Data on the exact number of workers disaggregated by men and women are not available for the period of the Cultivation System. For the year 1920, around 70 percent of the labor force employed in sugar cultivation was male (Bosma, 2013, p.176). Since there was considerable technological progress in the sugar industry after the end of the Cultivation System, it can be assumed that the physical requirements of workers had been rather higher under the Cultivation System and thus the demand for male workers was also higher compared to 1920. For instance,

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10 narrow-gauge trains were gradually introduced to transport the cane from the fields to the factories that alleviated some of the burden related to the transport of the cane.

The intensification of the colonial rule during the Cultivation System and the following years was accompanied by major infrastructure investments. Especially the construction of intercity roads was prioritized to decrease transportation costs of the export crops. Also, starting in 1863, the construction of railways began on the island (van Zanden 2004; Ricklefs 2008; Bosma 2013). An overview of the intercity roads and railways by 1884 is shown in Figure A.2.2. in the appendix. An important fact is further that the colonial roads and railways are still major routes of transportation in modern Java, as can be seen in figure A.2.3.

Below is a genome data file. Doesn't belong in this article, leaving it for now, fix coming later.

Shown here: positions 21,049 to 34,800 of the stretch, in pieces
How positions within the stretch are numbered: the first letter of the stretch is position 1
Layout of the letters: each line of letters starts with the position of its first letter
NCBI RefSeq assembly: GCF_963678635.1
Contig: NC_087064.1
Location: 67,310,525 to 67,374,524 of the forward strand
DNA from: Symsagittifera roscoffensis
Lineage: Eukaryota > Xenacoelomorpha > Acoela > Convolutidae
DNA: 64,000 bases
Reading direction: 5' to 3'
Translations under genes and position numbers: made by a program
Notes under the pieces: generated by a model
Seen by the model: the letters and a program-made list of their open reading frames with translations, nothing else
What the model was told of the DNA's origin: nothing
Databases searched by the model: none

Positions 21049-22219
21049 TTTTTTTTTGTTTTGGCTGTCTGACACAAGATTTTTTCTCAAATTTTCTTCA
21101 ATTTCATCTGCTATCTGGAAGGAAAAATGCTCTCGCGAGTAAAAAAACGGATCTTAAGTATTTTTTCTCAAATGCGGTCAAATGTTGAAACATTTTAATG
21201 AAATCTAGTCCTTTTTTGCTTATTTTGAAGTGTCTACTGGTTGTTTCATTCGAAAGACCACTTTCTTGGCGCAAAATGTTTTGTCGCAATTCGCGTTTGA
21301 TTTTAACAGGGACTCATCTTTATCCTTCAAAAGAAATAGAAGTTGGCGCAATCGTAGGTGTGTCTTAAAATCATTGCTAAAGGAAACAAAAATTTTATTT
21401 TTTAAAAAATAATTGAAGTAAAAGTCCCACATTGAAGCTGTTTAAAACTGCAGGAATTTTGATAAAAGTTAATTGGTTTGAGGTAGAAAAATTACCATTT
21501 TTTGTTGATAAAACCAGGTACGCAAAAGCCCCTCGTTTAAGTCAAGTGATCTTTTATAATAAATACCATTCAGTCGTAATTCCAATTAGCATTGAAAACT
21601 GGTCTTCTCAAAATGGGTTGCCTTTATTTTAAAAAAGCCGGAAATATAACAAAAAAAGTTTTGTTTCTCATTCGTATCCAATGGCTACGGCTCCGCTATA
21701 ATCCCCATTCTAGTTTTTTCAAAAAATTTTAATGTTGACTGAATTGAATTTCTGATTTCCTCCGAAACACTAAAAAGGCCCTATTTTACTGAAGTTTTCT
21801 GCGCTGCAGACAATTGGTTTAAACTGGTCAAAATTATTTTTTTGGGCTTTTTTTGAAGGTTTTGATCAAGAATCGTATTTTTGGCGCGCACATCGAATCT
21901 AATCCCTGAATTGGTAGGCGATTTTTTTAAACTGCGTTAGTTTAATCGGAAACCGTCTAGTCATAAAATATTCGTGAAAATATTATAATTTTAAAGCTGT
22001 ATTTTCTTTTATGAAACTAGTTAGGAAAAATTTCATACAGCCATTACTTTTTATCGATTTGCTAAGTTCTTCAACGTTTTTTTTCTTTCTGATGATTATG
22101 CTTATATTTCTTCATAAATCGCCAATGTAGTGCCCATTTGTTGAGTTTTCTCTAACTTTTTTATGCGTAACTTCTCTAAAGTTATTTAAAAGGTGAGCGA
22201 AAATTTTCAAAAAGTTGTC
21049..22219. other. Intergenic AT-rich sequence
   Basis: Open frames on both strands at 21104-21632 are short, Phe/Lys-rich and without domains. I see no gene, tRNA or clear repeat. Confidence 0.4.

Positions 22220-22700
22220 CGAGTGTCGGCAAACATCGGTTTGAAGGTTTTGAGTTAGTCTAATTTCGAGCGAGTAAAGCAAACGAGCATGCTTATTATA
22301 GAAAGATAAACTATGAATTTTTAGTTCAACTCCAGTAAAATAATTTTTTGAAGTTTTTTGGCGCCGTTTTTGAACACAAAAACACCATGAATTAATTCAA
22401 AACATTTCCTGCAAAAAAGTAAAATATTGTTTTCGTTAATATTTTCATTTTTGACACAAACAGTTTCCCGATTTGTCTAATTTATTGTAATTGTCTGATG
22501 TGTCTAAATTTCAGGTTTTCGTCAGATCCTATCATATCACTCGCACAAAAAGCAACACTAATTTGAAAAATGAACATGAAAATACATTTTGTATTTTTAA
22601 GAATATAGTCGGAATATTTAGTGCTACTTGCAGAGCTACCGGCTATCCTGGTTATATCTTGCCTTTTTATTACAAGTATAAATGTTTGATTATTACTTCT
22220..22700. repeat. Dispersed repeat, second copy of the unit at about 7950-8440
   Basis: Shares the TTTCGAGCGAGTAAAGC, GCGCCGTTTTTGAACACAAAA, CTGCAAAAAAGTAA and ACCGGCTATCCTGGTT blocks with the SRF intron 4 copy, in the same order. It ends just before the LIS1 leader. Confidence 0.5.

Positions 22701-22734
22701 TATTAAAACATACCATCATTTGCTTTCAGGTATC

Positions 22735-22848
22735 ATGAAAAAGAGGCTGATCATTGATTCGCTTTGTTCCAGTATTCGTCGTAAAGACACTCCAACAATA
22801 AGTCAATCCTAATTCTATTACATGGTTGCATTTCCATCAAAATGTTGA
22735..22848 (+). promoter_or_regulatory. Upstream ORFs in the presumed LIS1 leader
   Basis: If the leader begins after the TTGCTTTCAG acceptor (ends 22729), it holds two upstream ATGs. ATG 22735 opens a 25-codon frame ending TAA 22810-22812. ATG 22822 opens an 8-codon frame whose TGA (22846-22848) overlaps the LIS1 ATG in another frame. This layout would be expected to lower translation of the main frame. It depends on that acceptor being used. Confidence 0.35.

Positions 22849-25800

Coffee cultivation

As shown in Figure 1, coffee production also increased a lot after the introduction of the Cultivation System but the increase was not as dramatic as the increase in sugar output. By the 1840s, coffee production stabilized at a level that was about 200 percent higher than before the new regime.